Jacob Elordi recalled in a new GQ interview that he was called "gay" by his school peers for acting.
Unlike Nate in "Euphoria," who exudes toxic masculinity, Elordi said he welcomed "femininity."
Elordi added that he stepped away from beer and sports culture as he didn't agree with labeling.
"Euphoria" star Jacob Elordi said that he started "welcoming the femininity" into his life after being called "gay" by his school peers because of his passion for acting.
He told GQ: "From the moment I did a play, I was called gay at school, but I had this abundance of confidence in myself. Because I could do both: I was quite good at sport and I think I was quite good at theater. I felt like I was above it, or it made me feel older. It made me feel wiser."
Elordi continued: "I never was worried that my peers would think that I was less than a man. And also, there's the classic thing of I was doing plays with girl schools. I'm spending my weekends with the most beautiful women from the school next door, reading the most romantic words ever written."
The 25-year-old Australian actor also recalled playing the gender-transgressive character Oberon, the king of the fairies in Shakespeare's "A Midsummer Night's Dream."
Elordi explained that for his costume, he wore a leather jacket, rings on his fingers, purple glitter on his face, and spiked hair with pink stripes.
He told GQ he was "excited" by this role because Oberon did not follow traditional gender roles and this encouraged him to take on more subversive characters.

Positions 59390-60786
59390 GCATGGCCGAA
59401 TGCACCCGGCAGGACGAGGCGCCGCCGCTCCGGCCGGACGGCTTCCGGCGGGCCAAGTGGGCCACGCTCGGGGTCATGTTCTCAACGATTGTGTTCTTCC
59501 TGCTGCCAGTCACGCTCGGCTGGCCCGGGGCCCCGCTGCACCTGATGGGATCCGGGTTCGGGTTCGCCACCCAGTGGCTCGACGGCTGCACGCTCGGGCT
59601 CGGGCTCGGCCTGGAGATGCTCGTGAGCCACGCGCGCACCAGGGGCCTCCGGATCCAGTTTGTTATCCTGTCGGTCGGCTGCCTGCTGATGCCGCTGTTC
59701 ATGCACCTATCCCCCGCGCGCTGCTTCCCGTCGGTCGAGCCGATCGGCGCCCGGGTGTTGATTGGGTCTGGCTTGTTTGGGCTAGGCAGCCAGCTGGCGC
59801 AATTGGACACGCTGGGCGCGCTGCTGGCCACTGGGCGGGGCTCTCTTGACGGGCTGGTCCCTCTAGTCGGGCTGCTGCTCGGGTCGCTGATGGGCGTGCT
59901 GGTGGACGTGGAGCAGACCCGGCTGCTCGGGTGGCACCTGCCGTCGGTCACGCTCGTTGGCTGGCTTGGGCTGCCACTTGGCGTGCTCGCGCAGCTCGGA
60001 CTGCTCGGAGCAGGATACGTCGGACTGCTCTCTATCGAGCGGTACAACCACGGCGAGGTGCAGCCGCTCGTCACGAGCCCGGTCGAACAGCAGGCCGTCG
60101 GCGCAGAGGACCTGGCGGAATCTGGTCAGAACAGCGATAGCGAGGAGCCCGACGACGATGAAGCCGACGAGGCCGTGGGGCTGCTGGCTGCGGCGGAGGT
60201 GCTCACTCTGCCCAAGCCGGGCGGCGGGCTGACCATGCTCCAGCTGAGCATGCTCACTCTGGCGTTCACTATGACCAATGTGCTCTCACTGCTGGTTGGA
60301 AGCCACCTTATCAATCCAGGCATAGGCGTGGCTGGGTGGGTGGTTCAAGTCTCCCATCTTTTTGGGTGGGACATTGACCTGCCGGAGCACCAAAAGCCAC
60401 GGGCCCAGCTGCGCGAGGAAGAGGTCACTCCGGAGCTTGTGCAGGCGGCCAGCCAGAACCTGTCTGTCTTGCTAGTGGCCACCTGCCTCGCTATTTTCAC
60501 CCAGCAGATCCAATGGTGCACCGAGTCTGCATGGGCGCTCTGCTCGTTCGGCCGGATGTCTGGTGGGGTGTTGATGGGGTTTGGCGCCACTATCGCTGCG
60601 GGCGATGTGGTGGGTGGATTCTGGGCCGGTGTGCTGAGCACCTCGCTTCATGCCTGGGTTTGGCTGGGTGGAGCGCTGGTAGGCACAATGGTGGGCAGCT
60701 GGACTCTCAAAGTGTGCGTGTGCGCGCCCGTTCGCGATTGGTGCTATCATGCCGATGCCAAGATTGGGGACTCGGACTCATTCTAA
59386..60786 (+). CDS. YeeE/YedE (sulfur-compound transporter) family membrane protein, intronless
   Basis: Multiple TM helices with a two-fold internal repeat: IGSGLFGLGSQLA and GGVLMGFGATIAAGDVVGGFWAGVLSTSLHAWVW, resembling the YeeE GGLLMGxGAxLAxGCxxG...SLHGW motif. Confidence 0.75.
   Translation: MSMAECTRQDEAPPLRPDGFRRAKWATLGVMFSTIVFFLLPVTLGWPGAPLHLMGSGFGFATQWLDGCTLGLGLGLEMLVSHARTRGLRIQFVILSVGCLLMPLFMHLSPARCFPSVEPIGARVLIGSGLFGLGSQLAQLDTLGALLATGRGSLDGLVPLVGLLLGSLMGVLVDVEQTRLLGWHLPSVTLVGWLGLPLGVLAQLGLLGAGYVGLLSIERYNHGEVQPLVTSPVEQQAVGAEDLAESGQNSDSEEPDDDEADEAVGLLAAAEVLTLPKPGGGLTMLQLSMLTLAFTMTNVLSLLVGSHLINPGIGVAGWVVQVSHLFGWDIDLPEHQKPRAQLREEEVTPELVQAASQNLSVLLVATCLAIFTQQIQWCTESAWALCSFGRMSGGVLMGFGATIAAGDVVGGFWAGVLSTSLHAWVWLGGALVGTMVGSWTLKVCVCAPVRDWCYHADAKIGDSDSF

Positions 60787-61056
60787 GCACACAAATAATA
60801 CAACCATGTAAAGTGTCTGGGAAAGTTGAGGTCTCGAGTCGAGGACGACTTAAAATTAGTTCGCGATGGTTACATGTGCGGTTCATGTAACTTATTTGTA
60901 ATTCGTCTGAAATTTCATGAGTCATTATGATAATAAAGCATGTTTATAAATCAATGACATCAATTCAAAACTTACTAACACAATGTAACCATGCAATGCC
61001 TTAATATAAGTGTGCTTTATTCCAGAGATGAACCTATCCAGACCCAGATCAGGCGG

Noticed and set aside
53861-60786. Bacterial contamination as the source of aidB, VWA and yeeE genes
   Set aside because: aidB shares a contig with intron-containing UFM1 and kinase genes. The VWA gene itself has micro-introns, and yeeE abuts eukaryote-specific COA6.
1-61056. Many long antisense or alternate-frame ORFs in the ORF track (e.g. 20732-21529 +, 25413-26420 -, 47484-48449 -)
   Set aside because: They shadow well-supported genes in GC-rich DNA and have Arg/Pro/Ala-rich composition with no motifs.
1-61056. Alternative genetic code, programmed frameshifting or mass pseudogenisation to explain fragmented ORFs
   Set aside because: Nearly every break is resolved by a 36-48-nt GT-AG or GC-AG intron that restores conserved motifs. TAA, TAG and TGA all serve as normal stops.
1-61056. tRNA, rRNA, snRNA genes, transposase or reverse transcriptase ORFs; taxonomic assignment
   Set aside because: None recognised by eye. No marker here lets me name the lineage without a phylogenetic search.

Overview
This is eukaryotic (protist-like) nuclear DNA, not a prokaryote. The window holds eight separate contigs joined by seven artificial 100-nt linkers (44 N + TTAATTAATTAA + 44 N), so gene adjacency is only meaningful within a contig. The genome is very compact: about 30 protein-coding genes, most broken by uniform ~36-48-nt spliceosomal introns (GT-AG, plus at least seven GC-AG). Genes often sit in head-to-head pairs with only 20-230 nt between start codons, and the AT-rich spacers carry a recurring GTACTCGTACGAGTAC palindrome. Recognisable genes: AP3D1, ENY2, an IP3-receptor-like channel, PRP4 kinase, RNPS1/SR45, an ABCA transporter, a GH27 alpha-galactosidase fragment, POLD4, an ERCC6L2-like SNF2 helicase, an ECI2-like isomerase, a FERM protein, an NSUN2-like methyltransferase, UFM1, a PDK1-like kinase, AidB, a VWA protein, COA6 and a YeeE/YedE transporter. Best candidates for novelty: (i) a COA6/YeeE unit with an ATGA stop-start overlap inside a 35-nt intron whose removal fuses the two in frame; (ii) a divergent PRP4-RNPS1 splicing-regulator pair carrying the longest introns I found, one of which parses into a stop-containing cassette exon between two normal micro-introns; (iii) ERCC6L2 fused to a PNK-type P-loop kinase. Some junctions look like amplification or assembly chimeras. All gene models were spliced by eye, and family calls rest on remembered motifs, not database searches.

"When they said I was gay, I remember leaning into the makeup," Elordi said. "I was like, if I'm going to be the King of the Fairies, I'm going to be the fucking hottest King of the Fairies you've ever seen. I started welcoming those kinds of characters. I started welcoming the femininity. I started speaking with my hands. I started really playing the thespian."
"The Kissing Booth" star continued: "I stepped away from beer culture and from sport culture, and I was like, 'Well, if you think this is gay, I'm going to be who I am when I was your friend, which is this hetero guy, but I'm going to play the arts. I'm going to do it, and I'm going to show you that's bullshit.'"
Elordi added: "I could never understand, how could you label anything, ever? How could you label sport as masculine? How does your sexuality inform your prowess as an athlete or your prowess as a performer?"
During the interview, Elordi also said that he wasn't financially stable after filming the first "Kissing Booth" movie because he was having difficulty "booking jobs."
"I think I had – I don't know, $400 or $800 left in my bank account – and 'Euphoria' was my last audition before I went home for a little while to make some money and recuperate," he explained.
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